The 2022 midterm elections presented the Republican Party with an opportunity to regain control of both the House and the Senate. Between Joe Biden’s low approval ratings, high inflation, and record gas prices, it should have been a red wave on par with 1994 and 2010. Unfortunately, the Republican Party failed to win control of the Senate and just barely won the majority in the House. The Republican Party could have won seats in Arizona, Georgia, Nevada, and Pennsylvania with the right candidates — heck, just winning half of those seats would have given them the majority.
Having a majority in the House is great, but had the GOP also managed to win a majority in the Senate, Joe Biden’s judicial confirmation spree would have ground to a halt.
Related: The 2024 Arizona Senate Race is an Opportunity the GOP Can’t Afford to Mess Up
Fortunately, the 2024 Senate map presents a promising opportunity for the Republican Party to regain control of the Senate. The map is even more favorable to the GOP than it was in 2022, and there is reason to believe that the party can win back the Senate with a comfortable margin.
In fact, that margin is so comfortable that some projections suggest that Democrats may face significant challenges in reclaiming the Senate majority until as late as 2030 or 2032 — but some Democrats think that may be too optimistic.
However, the question remains: will the GOP be able to capitalize on this opportunity?
For sure, there are plenty of ripe pick-up opportunities. In West Virginia, Sen. Joe Manchin appears to be in serious trouble. In Montana, Sen. John Tester has high approval ratings but only won his past two elections by about 18,000 votes. In Ohio, Sen. Sherrod Brown will also be up for reelection in a state that has become far redder since 2012 and is no longer considered a swing state by some experts. There are also opportunities in Pennsylvania, Nevada, Wisconsin, and Arizona.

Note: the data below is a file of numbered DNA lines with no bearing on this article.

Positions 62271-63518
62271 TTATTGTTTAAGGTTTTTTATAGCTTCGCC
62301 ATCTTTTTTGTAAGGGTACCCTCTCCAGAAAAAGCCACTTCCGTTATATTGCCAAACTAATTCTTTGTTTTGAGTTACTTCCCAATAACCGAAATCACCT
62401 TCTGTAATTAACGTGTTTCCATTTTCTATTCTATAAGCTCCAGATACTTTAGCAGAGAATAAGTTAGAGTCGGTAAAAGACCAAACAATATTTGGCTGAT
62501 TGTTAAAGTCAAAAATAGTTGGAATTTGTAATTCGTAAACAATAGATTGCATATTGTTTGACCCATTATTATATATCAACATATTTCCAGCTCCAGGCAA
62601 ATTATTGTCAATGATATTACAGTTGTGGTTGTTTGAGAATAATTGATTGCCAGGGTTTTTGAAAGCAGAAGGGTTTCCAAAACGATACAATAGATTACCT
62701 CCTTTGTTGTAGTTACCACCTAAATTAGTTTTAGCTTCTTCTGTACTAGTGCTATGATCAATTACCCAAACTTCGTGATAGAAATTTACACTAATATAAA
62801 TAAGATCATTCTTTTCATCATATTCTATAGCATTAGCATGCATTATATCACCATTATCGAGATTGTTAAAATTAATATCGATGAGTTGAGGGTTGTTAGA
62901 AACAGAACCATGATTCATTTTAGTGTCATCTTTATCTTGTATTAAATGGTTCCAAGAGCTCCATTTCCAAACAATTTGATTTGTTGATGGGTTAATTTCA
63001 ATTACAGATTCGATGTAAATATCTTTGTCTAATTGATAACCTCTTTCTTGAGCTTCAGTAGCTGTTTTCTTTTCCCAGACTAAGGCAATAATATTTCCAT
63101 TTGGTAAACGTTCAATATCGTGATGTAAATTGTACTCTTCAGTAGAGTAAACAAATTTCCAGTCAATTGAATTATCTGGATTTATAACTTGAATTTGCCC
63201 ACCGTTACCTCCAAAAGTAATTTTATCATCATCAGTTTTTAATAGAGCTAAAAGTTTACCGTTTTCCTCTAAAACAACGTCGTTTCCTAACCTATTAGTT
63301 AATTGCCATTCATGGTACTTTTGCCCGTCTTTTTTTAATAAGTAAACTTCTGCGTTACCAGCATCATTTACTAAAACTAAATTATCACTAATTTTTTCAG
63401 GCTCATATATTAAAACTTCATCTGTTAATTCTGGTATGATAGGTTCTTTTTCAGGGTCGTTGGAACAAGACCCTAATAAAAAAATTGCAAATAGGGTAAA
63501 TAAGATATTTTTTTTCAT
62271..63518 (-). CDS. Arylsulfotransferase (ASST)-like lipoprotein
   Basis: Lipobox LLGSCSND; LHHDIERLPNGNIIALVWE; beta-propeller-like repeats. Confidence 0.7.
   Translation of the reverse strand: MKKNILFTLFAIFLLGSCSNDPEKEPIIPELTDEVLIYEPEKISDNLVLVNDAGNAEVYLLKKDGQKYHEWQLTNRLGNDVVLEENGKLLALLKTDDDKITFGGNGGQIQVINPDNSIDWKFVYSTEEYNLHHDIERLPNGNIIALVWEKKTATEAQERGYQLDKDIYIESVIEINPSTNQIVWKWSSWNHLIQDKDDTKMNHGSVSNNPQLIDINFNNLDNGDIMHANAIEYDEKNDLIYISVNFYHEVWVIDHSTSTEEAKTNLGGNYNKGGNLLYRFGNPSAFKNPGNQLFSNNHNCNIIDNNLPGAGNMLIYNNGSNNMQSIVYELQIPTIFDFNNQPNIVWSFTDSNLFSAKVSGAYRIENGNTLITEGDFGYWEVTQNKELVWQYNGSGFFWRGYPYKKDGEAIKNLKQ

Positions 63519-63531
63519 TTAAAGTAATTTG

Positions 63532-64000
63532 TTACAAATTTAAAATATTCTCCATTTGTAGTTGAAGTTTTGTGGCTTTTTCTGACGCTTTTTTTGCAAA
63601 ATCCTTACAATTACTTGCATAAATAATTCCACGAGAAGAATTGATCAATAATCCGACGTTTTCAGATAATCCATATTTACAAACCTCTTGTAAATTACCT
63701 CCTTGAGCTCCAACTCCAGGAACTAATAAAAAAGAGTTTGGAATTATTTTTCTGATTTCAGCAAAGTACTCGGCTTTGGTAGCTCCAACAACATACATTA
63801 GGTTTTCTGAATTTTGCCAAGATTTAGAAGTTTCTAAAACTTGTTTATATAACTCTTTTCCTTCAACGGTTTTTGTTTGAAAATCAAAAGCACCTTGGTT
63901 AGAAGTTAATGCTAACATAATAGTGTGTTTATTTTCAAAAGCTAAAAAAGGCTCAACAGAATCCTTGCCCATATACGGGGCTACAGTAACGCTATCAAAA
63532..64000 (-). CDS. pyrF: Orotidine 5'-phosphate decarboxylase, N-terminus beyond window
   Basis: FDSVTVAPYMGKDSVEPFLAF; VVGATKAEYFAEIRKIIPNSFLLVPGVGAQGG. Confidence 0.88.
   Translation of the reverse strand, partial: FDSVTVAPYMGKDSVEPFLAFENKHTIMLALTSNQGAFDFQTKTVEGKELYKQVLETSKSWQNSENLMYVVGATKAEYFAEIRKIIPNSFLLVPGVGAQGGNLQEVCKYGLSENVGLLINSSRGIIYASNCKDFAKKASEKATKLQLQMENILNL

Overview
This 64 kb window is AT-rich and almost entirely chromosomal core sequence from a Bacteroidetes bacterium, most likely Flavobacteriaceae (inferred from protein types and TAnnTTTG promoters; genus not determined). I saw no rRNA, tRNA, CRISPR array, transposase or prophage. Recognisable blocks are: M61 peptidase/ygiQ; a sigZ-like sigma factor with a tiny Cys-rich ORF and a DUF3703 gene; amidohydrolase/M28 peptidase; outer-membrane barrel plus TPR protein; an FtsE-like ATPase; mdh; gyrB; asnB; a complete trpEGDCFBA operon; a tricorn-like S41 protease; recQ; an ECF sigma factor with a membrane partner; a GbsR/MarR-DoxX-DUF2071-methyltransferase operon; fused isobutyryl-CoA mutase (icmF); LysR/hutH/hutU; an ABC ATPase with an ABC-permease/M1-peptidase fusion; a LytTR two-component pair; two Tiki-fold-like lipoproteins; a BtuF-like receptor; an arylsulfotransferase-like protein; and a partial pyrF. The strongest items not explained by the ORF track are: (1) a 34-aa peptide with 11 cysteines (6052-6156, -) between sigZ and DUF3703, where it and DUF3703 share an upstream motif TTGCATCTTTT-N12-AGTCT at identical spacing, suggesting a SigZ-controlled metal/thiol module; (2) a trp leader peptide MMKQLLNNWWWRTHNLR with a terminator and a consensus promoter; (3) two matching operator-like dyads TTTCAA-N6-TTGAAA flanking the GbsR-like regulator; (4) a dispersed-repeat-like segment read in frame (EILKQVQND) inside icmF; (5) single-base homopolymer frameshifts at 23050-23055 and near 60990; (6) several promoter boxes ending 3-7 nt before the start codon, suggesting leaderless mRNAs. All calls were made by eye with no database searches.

The GOP doesn’t have to win many of these to reclaim the majority, but there’s reason to believe that the same mistakes they made in 2022 will be repeated in 2024. It all comes down to whether the party nominates the most viable candidates.
Doug Mastriano, who got clobbered by Josh Shapiro in the Pennsylvania gubernatorial race in 2022, is the frontrunner to challenge Sen. Bob Casey (D-Pa.). Longtime incumbent Casey will be a formidable opponent against even the strongest candidate the GOP has to offer, but Mastriano’s chances against him are slim.
Arizona is also considered to be a ripe pick-up opportunity as Sen. Kyrsten Sinema, one of the most unpopular senators in the country, faces reelection. She recently changed her affiliation to independent, yet, according to recent polling, Rep. Ruben Gallego (D-Ariz.) leads all potential GOP rivals, including Kari Lake, in head-to-head matchups, be they in a three-way race with Sinema or in a two-way race without her. Lake previously had a small edge in another poll.
The map may be favorable for the GOP to win the Senate majority in 2024, but I suspect that Democrats are feeling more confident now that Republican voters will continue to nominate weak and unelectable candidates in otherwise winnable races.